Sarah Dry on the legacy of ISAAC NEWTON
When Newton died in 1727 without a will, he left a wealth of papers that gave his followers and his family a deep sense of unease. Some of what they contained was wildly heretical and alchemically obsessed; deemed ‘unfit to be printed’, they remained largely hidden for more than seven generations. Over time Newton has been made and re‑made but in her book THE NEWTON PAPERS Sarah helps uncover the truth about this extraordinary man.
Sarah is a former research fellow at the LSE and author of Curie: A Life and The Newton Papers: The Strange and Ture Odyssey of Isaac Newton’s Manuscripts.
Professor Desmond MacHale on the life and work of GEORGE BOOLE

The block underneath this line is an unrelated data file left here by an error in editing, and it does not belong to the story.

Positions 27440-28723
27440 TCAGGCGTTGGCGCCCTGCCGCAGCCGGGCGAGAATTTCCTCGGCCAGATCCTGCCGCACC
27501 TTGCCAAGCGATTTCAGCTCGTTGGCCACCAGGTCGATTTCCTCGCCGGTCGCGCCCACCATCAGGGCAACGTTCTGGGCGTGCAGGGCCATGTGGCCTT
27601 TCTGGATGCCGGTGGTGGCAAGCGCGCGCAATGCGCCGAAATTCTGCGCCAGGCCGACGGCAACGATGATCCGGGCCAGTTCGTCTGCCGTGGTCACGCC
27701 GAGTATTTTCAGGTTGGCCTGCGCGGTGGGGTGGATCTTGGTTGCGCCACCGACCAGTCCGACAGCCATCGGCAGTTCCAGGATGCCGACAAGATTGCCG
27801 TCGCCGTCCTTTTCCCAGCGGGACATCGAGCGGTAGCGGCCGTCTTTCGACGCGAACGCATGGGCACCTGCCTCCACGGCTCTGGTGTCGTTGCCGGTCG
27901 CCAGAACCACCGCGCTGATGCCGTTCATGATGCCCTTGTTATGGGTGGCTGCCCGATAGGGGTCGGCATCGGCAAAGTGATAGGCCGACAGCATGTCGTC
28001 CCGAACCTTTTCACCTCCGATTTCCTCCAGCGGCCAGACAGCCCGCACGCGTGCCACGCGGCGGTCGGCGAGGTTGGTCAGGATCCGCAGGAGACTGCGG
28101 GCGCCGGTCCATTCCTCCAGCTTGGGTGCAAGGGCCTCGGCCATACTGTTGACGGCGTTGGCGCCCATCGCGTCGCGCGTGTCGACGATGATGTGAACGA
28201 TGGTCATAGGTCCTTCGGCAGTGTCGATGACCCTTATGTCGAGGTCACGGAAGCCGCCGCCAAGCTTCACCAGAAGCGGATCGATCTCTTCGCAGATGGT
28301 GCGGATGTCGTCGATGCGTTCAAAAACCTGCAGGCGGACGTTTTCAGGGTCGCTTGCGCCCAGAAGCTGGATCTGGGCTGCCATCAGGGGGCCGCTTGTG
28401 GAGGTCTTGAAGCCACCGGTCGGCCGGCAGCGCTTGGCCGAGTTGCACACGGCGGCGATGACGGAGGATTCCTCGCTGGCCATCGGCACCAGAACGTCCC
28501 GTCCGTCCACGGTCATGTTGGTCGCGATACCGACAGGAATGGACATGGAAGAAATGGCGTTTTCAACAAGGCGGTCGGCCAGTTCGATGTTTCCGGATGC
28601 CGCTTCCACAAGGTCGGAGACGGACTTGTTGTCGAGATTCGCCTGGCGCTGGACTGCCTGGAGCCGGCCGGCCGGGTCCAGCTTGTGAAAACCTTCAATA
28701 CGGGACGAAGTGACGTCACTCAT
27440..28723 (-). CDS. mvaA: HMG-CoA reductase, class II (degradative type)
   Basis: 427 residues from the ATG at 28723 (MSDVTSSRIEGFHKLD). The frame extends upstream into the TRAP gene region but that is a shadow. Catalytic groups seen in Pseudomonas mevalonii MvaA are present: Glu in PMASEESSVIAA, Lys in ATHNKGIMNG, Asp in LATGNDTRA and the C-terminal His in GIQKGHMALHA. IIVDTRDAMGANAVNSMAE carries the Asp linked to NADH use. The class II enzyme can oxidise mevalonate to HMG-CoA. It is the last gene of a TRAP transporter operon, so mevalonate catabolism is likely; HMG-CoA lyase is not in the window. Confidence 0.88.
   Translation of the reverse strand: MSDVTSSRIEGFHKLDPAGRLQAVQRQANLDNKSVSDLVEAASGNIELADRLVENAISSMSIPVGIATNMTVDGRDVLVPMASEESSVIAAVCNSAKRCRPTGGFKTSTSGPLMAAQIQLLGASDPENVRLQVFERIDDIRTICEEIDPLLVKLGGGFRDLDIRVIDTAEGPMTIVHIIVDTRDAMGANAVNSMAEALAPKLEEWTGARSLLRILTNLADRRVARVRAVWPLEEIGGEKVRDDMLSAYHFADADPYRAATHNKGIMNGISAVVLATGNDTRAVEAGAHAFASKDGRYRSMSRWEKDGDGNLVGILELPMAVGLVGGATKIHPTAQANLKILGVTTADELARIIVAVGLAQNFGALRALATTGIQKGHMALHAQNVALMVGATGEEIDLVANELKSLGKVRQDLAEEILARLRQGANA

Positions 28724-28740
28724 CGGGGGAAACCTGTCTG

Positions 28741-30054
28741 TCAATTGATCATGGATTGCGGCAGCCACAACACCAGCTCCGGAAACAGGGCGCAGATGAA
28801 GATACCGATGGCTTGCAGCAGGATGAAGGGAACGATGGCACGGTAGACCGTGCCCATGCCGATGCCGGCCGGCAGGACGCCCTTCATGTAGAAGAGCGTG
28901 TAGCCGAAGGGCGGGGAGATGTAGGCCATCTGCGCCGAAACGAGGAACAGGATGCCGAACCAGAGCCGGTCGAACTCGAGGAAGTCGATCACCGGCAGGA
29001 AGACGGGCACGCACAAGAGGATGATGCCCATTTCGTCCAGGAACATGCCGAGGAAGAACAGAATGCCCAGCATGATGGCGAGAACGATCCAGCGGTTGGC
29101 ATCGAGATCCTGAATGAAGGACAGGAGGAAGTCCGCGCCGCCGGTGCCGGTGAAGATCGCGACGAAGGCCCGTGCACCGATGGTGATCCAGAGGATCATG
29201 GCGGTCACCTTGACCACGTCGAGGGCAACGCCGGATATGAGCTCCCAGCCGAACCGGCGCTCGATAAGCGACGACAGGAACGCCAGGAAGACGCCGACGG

George Boole (1815‑64) has been variously described as the founder of pure mathematics, father of computer science and discoverer of symbolic logic but he was much more than a mathematical genius.
A child prodigy and 19th century polymath, he was a practical scientist and self‑taught linguist, turbulent academic and devoted teacher, social reformer and poet, philosopher and family man.
Des MacHale is the author of over 60 books (including humour and film) and Emeritus Professor Mathematics at University College Cork, where Boole was the first professor of mathematics.